Americans must become conversant with the Constitution. We should be able to teach from the Constitution. We should be able to ask candidates for public office questions from a constitutional perspective. So, as a start, and with a copy of the Constitution in hand, could you answer the questions below? References to where the answers are found are given in parenthesis, (article, section, clause). Each one of these questions can be directly related to an issue currently being discussed in campaign circles and debates. A good family activity might be to see if you can identify a current issue that directly relates to the references in the Constitution. Perhaps you should underline these answers so as to be as prepared in these matters as the Apostle Peter encouraged the saints to "be ready always to give an answer to every man that asketh you a reason of the hope that is in you with meekness and fear." (1 Peter 3:15) These questions and answers are based, of course, on the original intent of the Founders and not on current judicial decrees. Here are some questions:
- Laws can only become effective on the people by what means? (I.1.1)
- How are states rights protected in the federal government? (I.3.1)
- How does the Constitution keep the legislative independent of the executive? (I.6.2)
- Where must all money bills originate? (I.7.1)
- Congress has the power to do about how many things? (I.8)
- What is the first use of tax money mandated by the Constitution? (I.8.1)
- How does the Constitution limit Congress to spend tax money on things that benefit the nation as a whole and not for individuals or special groups? (I.8.1)
- How does the Constitution forbid a system of graduated taxes? (I.8.1)
- How does the Constitution forbid giving power over U. S. commerce to foreign governments? (I.8.3)
- To whom did the people give authority to establish rules for immigration and naturalization? (I.8.4)
- How did the people give only Congress, and no others, the right to manage our money system? (I.8.5)
- How does the Constitution prohibit any treaty giving authority to other countries over the high seas? (I.8.10)
- How does the Constitution prohibit the United States being under the jurisdiction of the United Nations? (I.8.10)
- To whom did the people give the exclusive power to declare war? (I.8.11)
- How does the Constitution protect the people against a standing army? (I.8.12)
- How does the Constitution prohibit our armed forces to ever be under the jurisdiction or control of other nations? (I.8.14)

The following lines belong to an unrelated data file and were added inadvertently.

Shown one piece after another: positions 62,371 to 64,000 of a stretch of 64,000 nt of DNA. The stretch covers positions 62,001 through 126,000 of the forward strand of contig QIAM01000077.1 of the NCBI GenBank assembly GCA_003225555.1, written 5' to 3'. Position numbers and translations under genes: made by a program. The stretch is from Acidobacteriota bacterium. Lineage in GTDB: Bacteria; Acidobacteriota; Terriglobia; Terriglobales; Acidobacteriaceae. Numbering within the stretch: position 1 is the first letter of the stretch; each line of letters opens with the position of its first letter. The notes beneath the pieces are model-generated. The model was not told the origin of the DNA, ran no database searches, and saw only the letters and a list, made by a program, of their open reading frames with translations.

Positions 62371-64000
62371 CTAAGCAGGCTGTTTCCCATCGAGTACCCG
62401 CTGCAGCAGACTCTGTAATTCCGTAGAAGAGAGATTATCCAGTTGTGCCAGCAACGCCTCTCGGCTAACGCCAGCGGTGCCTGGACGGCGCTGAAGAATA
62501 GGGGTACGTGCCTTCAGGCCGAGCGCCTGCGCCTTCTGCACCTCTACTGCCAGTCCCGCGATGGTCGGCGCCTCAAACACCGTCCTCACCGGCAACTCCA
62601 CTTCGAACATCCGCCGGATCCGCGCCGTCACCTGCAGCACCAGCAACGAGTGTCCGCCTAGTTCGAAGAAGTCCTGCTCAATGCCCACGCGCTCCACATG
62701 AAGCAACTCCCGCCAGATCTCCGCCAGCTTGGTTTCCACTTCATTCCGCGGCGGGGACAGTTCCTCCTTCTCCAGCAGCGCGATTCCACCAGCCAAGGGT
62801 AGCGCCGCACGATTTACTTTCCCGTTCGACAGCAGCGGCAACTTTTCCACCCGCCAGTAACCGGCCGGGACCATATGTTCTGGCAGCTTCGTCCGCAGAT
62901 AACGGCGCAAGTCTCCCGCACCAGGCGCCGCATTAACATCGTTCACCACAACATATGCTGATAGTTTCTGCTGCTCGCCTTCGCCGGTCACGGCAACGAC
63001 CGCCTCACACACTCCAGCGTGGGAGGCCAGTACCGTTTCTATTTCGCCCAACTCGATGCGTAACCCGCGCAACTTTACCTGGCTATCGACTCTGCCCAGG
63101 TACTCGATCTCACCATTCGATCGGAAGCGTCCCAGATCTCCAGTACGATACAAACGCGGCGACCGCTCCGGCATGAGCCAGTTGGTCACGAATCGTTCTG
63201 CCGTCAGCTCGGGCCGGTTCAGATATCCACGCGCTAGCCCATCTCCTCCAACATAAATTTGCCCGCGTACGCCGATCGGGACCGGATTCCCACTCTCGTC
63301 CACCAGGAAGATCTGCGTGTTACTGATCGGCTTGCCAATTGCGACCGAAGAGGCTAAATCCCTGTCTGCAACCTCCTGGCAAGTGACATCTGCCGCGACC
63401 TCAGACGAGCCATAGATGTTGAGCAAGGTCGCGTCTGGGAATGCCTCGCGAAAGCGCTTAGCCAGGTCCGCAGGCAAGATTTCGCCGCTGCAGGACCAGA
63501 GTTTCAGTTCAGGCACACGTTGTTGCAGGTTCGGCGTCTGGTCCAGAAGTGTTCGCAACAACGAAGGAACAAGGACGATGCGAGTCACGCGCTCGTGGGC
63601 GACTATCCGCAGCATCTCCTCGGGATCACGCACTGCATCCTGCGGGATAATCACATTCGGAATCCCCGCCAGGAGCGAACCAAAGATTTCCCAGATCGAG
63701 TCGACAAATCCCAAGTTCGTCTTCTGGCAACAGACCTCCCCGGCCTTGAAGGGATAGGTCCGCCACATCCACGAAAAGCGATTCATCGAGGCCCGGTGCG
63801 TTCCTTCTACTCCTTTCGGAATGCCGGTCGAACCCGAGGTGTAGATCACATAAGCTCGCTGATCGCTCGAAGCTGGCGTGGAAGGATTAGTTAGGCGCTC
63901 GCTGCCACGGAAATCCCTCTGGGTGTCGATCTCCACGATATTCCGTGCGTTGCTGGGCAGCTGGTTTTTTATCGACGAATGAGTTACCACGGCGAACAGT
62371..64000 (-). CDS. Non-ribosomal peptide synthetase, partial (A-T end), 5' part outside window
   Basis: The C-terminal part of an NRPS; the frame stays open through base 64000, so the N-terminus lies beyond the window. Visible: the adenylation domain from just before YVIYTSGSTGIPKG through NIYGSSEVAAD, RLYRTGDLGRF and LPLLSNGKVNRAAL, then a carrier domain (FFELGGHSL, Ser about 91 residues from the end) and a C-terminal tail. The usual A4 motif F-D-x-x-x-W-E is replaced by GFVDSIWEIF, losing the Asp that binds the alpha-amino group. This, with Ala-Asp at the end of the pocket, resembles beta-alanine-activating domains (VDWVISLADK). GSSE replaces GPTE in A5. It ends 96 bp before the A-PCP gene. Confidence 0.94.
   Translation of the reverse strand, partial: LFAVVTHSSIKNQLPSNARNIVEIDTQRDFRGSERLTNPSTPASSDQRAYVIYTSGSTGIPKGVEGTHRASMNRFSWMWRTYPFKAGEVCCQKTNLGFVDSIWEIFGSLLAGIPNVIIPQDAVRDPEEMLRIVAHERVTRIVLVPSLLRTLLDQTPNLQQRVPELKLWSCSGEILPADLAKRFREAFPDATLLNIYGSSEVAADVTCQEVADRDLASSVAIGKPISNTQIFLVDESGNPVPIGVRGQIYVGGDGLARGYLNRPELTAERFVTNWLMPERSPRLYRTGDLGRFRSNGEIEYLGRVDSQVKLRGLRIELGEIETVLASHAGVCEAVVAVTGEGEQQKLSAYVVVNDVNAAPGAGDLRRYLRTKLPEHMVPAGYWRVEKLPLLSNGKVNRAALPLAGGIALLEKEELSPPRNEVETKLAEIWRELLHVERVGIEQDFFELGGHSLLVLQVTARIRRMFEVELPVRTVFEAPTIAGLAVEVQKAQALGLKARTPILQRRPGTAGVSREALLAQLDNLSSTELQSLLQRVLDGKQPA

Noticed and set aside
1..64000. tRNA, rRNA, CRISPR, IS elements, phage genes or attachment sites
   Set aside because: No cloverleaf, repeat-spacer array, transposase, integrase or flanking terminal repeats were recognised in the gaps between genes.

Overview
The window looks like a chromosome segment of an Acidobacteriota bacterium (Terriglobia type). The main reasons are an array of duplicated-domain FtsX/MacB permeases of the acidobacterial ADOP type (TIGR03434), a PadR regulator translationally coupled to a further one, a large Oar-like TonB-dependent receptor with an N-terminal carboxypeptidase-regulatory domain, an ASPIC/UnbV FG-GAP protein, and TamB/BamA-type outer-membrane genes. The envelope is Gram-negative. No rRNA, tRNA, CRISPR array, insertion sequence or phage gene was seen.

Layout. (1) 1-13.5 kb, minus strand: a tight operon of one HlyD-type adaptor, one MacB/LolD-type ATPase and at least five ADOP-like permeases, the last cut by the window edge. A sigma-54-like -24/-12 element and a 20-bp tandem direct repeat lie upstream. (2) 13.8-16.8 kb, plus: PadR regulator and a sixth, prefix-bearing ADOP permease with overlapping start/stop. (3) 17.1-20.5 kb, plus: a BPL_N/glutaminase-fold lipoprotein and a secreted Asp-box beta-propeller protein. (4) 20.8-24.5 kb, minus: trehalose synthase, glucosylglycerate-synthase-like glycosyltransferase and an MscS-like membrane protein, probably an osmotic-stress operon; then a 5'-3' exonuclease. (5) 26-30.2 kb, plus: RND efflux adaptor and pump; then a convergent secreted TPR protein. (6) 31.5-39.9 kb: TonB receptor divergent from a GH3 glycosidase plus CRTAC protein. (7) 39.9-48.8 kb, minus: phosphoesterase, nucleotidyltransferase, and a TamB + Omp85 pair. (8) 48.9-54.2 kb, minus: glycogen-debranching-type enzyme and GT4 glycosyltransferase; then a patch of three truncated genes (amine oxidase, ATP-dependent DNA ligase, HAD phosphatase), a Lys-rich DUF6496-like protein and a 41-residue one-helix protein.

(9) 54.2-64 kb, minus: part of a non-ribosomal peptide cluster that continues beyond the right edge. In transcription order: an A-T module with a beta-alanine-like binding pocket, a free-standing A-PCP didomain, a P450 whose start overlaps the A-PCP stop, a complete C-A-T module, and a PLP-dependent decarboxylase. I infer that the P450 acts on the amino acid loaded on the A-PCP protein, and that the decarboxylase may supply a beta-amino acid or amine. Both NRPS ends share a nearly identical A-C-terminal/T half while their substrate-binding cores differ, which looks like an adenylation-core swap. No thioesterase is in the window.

- What are the three constitutional reasons for which the militia of the states may be called into active duty? Who has authority to call them up to active duty? (I.8.15)
- Under what conditions does the Constitution allow the federal government to own land within a state? (I.8.17)
- How does the Constitution prohibit the "necessary and proper clause", sometimes called the "elastic clause", from being used to give additional power to Congress? (I.8.18)
- Does the original Constitution prohibit an income tax? (I.9.4)
- What does the Constitution say the states must use to pay their debts? (I.10.1)
- Does the Constitution say anything about governmental authority to suspend or modify mortgage payments? (I.10.1)
- What does the Constitution require of all executive agreement or treaties made by the president? (II.2.2)
- What are the only areas of constitutional authority of the president? (II.2-II-3)
- Is the power of "judicial review" given to the judiciary in the Constitution? (III.2)
- How many kinds of cases are assigned to the federal courts? (III.2.1)
- What is the only crime defined in the Constitution? (III.3.1)
- Does the Constitution give power to the federal government to protect certain rights of citizens within states? (IV.4)
- How does the Constitution prohibit qualifying a candidate for public office based on his religious beliefs? (VI.3)
- Where does it say that the Bill of Rights prohibitions only apply to the federal government? (1 st Amendment)
- How does the constitution prohibit gun control by the federal government? (2 nd Amendment)
- Does the constitution specifically say all power not enumerated as belonging to the federal government are reserved to the states and the people? (10th Amendment)
The National Center for Constitutional Studies is embarking on a bold program to encourage all Americans to read the United States Constitution between now and Election Day in November. You can help! For a limited time, NCCS is making available to individuals and organizations 100 copies of our beautiful pocket Constitution for only $30.00. This includes handling and shipping. All other quantity prices will remain the same. Click here to order your today.
As an example of what might be done, NCCS recently visited a university campus where we handed out over 7,000 copies of the pocket Constitution to students who signed a pledge to read it this year. It was a great and successful experience-one that should be repeated on every college campus in this land.
We invite you to use your creative mind in helping to "Proclaim liberty throughout all the land unto all the inhabitants thereof" (Leviticus 25:10 and on the Liberty Bell)
Earl Taylor, Jr.